Newsbreak, one of my favorite magazines in Manila, has gone to a web-only publication. (I’m biased, I contributed to the magazine while I lived there, and have enormous respect for the magazine’s founders and editors.) While I’m trying to remain optimistic that the rumors of a possible underwriter for a continuation of the print version are true, I’ve also seen many small publications die a quick death after the shift to web-only versions.
It’s difficult to describe Newsbreak’s importance to Philippine journalism without a little context. It wasn’t a news source with broad appeal, like the shows the network I worked for, ABS-CBN, produced. It was for the movers and shakers, the politicians, businessmen, investors, the intelligentsia.
Philippine journalism has a reputation — and that reputation is not always a good one. Since Marcos fled the country in 1986, the country has enjoyed a free press – a pretty big accomplishment for an Asian nation. But as is often the case, when it comes to press freedom in the Philippines, the definition of “freedom” is not so clear.
For years the country held the unenviable title of the most dangerous country for journalists – and journalist murders still make the news on a regular basis. A lot of journalists in the Philippines brush the killings off when the journalists killed are not considered legit – they’re on the take, they pay for radio air time to blast politicians they consider corrupt. But other victims are legitimate journalists working on stories about corruption, professionals who will not take money to stay quiet. In the 21 years since people power, only two people have been convicted of murder for journalist killings. So how free is a press where reporters, photographers, cameramen and editors are threatened and killed on a frequent enough basis as to make most people immune to the story?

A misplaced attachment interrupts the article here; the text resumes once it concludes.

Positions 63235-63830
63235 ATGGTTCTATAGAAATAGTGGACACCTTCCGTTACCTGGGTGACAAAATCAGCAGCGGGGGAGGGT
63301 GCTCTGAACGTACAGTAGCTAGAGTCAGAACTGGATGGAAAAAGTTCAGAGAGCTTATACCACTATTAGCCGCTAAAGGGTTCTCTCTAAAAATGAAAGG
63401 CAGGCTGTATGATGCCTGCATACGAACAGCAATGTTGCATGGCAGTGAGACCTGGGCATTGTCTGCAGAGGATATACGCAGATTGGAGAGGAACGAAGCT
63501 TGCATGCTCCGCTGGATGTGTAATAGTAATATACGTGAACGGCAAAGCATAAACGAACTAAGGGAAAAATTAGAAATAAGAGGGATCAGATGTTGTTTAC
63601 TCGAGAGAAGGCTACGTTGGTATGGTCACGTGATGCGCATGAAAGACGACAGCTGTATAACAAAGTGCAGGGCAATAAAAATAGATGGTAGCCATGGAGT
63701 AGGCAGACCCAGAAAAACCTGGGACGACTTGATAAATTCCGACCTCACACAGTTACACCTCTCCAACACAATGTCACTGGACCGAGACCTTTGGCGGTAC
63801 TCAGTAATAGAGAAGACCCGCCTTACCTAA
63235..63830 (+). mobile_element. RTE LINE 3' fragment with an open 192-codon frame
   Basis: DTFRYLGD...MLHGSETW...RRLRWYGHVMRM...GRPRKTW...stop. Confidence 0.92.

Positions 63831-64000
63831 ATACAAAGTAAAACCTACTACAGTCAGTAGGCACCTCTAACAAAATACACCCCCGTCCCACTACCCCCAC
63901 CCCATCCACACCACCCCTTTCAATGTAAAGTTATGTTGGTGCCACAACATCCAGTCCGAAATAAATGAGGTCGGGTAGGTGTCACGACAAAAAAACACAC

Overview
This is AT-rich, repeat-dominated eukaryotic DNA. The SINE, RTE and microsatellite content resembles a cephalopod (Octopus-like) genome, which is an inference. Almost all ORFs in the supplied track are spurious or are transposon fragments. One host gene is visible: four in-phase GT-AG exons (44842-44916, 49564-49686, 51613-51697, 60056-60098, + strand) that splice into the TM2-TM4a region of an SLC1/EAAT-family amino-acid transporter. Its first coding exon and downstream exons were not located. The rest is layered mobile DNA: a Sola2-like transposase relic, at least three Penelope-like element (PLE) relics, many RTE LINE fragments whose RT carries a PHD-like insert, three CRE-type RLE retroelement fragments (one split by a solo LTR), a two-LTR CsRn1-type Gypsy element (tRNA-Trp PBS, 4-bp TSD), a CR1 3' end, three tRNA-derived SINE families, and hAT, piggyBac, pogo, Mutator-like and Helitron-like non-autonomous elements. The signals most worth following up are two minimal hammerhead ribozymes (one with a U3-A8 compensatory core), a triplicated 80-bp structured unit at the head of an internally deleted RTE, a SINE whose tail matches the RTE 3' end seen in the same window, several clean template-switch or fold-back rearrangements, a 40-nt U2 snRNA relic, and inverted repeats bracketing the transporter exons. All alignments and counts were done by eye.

But blaming only the party responsible for the killings or government inaction doesn’t look at the full story. The Philippine press, if famous for being free, is also famous for being rife with corruption. Reporters who don’t take money from sources are often considered stupid by their peers. Reporters and cameramen at the nation’s largest stations are paid very little – and the bribes are considered a perk of being in the business – supplementary income that some of the employees desperately need. The act of taking money from sources even has a name — “envelopmental” journalism — named after the envelopes of cash handed to reporters.
Newsbreak’s stories were well-researched, thoughtful, agenda-setting pieces in a sea of one-source newspaper stories with bizarre headlines and brief TV news clips littered with inaccuracies. The editors and writers I met at Newsbreak were motivated and passionate. More important, they were outspoken about and have denounced the unsavory practices of the Philippine press. They’ve been threatened, they’ve been taken to court on libel charges, they’ve been arrested, and, according to their Web site, they’ve been working for a while without pay. I’m hoping they can keep up their passion and dedication long enough to resurrect the print publication — it would be a shame to lose such an important contribution to the Philippine press.
Here’s more commentary on Newsbreak’s shift to a web-only publication。